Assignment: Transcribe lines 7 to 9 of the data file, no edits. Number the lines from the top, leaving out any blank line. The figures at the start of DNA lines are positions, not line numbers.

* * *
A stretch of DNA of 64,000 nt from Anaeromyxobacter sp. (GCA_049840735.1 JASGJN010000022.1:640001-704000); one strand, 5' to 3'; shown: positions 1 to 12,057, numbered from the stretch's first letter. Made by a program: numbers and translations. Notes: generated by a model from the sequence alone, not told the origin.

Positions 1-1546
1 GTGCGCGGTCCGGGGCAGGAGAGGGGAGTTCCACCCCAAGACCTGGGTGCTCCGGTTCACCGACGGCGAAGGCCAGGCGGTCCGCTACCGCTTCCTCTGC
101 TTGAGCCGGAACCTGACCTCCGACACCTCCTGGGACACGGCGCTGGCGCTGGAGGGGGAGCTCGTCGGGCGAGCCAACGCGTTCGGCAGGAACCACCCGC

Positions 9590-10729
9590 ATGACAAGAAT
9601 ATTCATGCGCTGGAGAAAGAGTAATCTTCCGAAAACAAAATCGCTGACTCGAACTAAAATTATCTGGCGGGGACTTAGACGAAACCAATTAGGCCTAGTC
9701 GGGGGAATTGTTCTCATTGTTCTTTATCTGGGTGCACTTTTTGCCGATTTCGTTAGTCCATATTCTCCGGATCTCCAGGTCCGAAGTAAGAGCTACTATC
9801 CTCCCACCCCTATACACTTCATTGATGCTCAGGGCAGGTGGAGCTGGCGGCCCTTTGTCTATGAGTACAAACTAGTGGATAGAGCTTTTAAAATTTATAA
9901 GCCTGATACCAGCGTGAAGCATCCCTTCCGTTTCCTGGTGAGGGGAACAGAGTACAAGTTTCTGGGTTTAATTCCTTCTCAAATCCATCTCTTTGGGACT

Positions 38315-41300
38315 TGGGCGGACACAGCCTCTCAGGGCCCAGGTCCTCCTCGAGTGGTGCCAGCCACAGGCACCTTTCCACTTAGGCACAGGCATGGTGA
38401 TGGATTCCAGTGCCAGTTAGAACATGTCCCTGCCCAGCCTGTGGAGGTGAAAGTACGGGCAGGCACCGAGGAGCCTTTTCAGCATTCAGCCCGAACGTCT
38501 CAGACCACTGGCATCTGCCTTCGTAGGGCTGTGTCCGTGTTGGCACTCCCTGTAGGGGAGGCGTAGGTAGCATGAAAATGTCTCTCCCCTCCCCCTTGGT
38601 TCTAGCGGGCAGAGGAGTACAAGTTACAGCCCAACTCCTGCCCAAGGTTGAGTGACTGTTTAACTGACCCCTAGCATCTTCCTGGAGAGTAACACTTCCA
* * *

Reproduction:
9601 ATTCATGCGCTGGAGAAAGAGTAATCTTCCGAAAACAAAATCGCTGACTCGAACTAAAATTATCTGGCGGGGACTTAGACGAAACCAATTAGGCCTAGTC
9701 GGGGGAATTGTTCTCATTGTTCTTTATCTGGGTGCACTTTTTGCCGATTTCGTTAGTCCATATTCTCCGGATCTCCAGGTCCGAAGTAAGAGCTACTATC
9801 CTCCCACCCCTATACACTTCATTGATGCTCAGGGCAGGTGGAGCTGGCGGCCCTTTGTCTATGAGTACAAACTAGTGGATAGAGCTTTTAAAATTTATAA